Unfortunately, each of us is a slave to consumerism and we tend to engage in a lot of (sometimes unnecessary) purchases. On a more positive note, the consumer is the key agent of the market economy so it would seem that we are very important. 

The picture of a consumer is inherently gendered but it is ignored. This person is presented as a gender-neutral, self-reliant, and entrepreneurial creature. It is claimed that consumption is genderless but a consumer is usually presented as a ‘rational economic man’ promoting ‘rational apathy’. So what, does that mean that neutrality equals manhood? Seems hypocritical, right?

The definition of a consumer should be diversified and include all kinds of purchasers, including women,  to improve how markets work. Although the definition of a consumer does not explicitly differentiate between men and women, women should be explicitly taken into consideration since the universal consumer has historically been understood as a man (aka the ‘rational economic man’).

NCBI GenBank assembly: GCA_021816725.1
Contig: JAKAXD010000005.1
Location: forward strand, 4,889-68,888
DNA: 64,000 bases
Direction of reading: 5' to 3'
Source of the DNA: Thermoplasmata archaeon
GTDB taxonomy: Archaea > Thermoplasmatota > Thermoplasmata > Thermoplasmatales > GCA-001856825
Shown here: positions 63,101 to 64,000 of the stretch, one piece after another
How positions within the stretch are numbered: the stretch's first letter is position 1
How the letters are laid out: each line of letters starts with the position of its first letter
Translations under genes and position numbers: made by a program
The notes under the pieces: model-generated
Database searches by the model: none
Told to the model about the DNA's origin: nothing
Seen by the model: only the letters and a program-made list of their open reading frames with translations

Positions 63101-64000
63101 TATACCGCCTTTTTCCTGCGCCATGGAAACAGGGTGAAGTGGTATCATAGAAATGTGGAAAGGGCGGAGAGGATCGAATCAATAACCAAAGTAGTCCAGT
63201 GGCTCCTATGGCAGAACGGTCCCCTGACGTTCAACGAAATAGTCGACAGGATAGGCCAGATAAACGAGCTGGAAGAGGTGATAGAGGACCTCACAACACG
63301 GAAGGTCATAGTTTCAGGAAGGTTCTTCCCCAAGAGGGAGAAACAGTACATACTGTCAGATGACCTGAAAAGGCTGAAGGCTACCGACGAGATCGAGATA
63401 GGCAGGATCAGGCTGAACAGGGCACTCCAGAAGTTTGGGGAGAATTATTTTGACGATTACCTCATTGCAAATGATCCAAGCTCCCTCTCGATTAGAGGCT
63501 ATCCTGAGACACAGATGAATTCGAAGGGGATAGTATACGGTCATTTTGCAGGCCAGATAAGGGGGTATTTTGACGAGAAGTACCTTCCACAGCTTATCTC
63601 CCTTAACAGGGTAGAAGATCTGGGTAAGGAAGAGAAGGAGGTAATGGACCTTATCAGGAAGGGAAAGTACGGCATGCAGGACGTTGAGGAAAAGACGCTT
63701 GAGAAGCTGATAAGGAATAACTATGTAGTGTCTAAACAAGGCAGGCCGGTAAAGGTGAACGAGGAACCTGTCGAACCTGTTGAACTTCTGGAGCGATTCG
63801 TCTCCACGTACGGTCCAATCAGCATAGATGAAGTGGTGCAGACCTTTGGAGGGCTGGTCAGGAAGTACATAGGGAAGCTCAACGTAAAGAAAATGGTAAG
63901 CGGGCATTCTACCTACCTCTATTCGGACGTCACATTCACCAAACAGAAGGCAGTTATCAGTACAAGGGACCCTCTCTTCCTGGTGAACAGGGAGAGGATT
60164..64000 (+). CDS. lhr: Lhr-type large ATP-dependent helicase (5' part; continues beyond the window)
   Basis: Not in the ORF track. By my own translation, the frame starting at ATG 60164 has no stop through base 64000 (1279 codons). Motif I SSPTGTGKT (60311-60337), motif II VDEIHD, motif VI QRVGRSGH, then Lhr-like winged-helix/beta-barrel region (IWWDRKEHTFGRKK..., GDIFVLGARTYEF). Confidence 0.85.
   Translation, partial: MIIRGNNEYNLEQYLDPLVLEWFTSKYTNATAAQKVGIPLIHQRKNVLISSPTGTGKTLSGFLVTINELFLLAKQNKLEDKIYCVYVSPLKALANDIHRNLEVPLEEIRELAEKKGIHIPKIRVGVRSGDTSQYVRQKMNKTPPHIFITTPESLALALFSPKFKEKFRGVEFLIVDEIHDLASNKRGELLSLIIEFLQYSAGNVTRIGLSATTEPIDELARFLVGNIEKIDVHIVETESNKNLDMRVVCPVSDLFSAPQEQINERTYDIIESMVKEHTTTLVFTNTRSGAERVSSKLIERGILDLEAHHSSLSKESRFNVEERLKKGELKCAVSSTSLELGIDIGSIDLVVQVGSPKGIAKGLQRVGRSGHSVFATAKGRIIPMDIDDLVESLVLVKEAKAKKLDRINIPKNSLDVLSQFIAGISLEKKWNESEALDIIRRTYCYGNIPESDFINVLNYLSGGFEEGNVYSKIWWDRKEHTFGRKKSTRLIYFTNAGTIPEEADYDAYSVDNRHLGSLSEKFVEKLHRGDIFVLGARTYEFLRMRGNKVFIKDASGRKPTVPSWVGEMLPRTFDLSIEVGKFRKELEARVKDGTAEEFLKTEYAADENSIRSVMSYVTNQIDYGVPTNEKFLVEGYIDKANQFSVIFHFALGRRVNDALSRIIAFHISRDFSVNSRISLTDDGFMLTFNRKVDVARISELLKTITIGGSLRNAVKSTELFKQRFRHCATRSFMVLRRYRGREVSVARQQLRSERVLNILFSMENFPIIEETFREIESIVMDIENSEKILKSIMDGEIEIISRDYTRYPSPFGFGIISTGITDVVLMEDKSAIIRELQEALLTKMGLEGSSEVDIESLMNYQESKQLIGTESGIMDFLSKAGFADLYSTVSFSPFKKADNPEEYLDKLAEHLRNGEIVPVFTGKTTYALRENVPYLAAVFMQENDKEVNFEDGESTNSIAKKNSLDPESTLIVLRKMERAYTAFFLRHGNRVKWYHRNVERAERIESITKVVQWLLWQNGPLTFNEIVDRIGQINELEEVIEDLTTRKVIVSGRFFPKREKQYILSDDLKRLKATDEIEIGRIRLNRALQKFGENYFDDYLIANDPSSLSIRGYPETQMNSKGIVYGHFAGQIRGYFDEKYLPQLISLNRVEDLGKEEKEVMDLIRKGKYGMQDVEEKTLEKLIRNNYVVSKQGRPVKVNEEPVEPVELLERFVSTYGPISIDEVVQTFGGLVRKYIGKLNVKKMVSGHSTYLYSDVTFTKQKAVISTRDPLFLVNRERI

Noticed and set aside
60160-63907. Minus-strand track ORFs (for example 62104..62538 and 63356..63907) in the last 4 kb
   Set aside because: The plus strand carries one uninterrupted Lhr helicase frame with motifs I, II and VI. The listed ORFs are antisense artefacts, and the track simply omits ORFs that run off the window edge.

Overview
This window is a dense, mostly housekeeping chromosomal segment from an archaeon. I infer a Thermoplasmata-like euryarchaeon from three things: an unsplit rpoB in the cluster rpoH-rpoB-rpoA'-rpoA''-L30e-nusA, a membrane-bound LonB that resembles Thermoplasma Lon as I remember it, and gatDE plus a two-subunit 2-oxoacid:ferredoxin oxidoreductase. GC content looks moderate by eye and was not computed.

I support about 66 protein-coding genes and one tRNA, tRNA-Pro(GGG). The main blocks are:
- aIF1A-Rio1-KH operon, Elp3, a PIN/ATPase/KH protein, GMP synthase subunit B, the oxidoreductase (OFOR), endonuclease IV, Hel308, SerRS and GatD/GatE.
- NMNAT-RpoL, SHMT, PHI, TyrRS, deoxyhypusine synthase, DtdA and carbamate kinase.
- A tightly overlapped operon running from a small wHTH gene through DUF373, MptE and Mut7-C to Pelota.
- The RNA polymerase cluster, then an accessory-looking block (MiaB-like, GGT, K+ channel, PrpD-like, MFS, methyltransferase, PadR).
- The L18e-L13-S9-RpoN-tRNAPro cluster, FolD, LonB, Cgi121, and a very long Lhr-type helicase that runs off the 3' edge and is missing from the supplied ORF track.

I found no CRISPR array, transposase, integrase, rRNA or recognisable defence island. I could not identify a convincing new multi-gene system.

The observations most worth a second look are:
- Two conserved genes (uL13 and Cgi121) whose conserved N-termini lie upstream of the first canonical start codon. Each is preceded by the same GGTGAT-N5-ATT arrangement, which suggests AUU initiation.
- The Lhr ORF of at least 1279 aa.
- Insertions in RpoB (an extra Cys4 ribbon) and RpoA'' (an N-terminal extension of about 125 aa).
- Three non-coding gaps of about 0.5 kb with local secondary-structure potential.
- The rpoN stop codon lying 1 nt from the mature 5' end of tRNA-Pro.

The practices on the market of women differ from the ones of men as every consumer buys different products that are targeted to them. However, this gendered aspect of consumption is not taken into account and goods on the market are not looked at through a gender lens. It is assumed that all consumption is man-oriented, which can lead to negative consequences for other groups. For instance, corporations can get away with the ‘pink tax’, through which products catered to women are more expensive, simply because competition authorities only look at men’s (‘genderless’) consumption. Women pay more than men for the exact same products and services such as razors or sanitary products. These products seem to have different market definitions and prices depending on who the targeted consumer is and cannot be. 

The definition of consumer should differentiate between them, including women. In the end, we all fuel the markets, don’t we?